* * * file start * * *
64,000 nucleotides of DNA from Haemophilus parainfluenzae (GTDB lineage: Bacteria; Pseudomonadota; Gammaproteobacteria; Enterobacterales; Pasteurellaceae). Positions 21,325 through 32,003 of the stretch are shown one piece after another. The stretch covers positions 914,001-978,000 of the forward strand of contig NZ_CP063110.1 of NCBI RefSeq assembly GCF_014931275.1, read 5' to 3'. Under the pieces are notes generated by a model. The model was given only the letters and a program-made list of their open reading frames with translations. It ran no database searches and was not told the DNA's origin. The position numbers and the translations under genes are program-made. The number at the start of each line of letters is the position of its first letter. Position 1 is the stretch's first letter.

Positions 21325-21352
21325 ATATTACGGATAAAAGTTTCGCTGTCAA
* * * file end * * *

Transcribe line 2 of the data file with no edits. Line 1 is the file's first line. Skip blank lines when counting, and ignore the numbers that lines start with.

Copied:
Positions 21325-21352